The end of software testing? No, not really

Testing: no longer about establishing
the correctness of a system
A few years ago, I penned a whitepaper that contained these words:

    "No amount of testing can fully eliminate the bugs and security holes in a complex software system, as no test suite could possibly anticipate every scenario the system may encounter."

As it turns out, I wasn't whistling dixie. My colleague Chris Hobbs, who has forgotten more about software design that I could hope to learn in multiple lifetimes, notes that:

    "... a modern, pre-emptible, embedded operating system with about 800 assembler instructions in its core has more than 10300 possible internal states. To put this into perspective, the Eddington Number (the number of protons in the observable universe) is about 1080.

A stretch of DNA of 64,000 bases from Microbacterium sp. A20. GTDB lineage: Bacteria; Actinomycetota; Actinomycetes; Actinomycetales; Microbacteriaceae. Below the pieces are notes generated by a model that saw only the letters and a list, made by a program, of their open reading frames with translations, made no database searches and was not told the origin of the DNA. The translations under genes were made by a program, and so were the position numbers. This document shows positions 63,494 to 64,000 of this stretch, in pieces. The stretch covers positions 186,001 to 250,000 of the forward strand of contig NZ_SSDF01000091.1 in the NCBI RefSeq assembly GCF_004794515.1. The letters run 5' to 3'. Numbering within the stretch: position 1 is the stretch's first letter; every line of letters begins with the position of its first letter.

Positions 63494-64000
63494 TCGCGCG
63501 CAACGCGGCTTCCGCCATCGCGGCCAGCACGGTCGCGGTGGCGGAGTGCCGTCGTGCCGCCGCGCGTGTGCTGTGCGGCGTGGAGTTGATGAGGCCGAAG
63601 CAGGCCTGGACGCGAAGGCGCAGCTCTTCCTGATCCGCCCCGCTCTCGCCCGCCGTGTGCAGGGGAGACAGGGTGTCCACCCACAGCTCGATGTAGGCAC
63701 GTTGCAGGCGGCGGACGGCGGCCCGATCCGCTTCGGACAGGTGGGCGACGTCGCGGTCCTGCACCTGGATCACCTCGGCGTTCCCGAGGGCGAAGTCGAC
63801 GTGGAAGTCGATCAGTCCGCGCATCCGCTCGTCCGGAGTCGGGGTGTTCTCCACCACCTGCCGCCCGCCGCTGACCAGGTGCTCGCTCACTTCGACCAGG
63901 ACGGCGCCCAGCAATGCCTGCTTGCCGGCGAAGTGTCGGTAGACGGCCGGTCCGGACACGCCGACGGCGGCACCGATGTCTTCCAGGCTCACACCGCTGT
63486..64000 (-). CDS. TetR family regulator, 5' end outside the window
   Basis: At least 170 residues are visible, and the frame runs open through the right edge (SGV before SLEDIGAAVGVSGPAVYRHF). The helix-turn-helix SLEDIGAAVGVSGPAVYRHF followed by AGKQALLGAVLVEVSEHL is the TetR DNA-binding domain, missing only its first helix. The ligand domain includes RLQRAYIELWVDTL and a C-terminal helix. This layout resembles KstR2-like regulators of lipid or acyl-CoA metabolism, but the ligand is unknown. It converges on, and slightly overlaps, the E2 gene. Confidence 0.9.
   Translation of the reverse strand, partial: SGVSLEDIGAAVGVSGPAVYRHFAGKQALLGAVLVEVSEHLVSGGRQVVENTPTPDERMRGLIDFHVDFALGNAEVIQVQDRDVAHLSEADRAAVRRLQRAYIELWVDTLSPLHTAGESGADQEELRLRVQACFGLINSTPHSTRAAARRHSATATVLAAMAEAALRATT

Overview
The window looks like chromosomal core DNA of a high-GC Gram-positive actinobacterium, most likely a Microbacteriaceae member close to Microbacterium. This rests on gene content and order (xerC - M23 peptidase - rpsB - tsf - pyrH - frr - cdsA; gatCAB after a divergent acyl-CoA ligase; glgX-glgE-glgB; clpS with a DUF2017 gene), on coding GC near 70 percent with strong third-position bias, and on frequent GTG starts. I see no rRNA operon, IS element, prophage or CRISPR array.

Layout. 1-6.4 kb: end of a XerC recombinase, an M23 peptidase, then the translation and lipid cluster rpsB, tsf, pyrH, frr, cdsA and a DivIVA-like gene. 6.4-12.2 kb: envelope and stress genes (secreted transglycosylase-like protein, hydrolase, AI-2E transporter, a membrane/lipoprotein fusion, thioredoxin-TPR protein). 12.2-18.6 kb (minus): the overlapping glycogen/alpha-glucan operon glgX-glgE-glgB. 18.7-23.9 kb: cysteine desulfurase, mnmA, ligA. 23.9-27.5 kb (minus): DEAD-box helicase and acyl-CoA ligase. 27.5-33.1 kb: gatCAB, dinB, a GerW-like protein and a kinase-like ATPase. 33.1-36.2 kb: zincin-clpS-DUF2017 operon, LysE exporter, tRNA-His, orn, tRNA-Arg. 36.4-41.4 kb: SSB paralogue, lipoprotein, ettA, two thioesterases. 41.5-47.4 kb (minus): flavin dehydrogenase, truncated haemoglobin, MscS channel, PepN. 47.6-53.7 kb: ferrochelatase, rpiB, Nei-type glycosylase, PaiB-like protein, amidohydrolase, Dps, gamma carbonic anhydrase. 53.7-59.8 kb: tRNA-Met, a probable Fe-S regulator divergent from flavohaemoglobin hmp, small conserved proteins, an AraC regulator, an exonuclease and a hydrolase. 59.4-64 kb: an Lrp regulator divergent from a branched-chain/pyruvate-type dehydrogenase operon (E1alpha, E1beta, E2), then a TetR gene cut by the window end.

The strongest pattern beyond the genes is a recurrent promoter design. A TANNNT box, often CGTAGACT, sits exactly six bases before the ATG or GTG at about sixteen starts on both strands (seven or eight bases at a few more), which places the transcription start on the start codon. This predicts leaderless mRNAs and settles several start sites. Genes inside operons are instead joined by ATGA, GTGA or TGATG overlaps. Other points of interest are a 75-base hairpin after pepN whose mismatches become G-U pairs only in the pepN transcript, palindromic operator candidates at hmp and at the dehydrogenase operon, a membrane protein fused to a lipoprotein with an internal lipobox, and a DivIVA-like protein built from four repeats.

Don't know about you, but those numbers far exceed what my brain can grasp. And if that's not enough, the 10300 figure applies only to the OS core — it doesn't account for the huge number of additional states that are introduced when you start running applications and their supporting libraries.

So why bother with testing when you can only hope to exercise, say,
0.00000000000000000000000000000000000000001% of the system's possible states? It all has to do with a concept called confidence from use.

Rather than attempt an explanation here, I invite you to read a paper that Chris has published, titled "Testing as a road to confidence-from-use". Chris not only explores the concept, but discusses the degree to which confidence-from-use data gathered on one version of a system can be applied to a slightly modified version. Recommended for anyone interested in software testing or reliability.

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